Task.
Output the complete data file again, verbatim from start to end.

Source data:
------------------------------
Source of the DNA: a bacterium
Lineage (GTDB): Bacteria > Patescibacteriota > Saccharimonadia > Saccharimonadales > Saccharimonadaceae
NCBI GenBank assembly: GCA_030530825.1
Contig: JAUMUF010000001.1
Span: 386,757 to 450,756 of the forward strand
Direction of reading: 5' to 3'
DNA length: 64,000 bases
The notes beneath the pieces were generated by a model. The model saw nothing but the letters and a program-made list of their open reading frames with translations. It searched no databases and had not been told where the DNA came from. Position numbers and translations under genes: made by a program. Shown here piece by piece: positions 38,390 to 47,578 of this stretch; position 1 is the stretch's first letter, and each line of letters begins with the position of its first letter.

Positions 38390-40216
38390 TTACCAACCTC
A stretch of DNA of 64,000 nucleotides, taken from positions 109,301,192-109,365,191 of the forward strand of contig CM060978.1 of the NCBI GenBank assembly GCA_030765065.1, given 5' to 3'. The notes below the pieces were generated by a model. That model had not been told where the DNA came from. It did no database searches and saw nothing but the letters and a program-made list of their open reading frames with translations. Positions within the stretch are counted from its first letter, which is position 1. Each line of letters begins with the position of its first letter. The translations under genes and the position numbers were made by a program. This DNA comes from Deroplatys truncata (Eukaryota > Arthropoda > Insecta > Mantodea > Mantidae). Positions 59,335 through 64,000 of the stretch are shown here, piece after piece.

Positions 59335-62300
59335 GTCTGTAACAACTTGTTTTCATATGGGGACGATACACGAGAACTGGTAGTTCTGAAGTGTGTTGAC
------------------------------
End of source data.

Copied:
Source of the DNA: a bacterium
Lineage (GTDB): Bacteria > Patescibacteriota > Saccharimonadia > Saccharimonadales > Saccharimonadaceae
NCBI GenBank assembly: GCA_030530825.1
Contig: JAUMUF010000001.1
Span: 386,757 to 450,756 of the forward strand
Direction of reading: 5' to 3'
DNA length: 64,000 bases
The notes beneath the pieces were generated by a model. The model saw nothing but the letters and a program-made list of their open reading frames with translations. It searched no databases and had not been told where the DNA came from. Position numbers and translations under genes: made by a program. Shown here piece by piece: positions 38,390 to 47,578 of this stretch; position 1 is the stretch's first letter, and each line of letters begins with the position of its first letter.

Positions 38390-40216
38390 TTACCAACCTC
A stretch of DNA of 64,000 nucleotides, taken from positions 109,301,192-109,365,191 of the forward strand of contig CM060978.1 of the NCBI GenBank assembly GCA_030765065.1, given 5' to 3'. The notes below the pieces were generated by a model. That model had not been told where the DNA came from. It did no database searches and saw nothing but the letters and a program-made list of their open reading frames with translations. Positions within the stretch are counted from its first letter, which is position 1. Each line of letters begins with the position of its first letter. The translations under genes and the position numbers were made by a program. This DNA comes from Deroplatys truncata (Eukaryota > Arthropoda > Insecta > Mantodea > Mantidae). Positions 59,335 through 64,000 of the stretch are shown here, piece after piece.

Positions 59335-62300
59335 GTCTGTAACAACTTGTTTTCATATGGGGACGATACACGAGAACTGGTAGTTCTGAAGTGTGTTGAC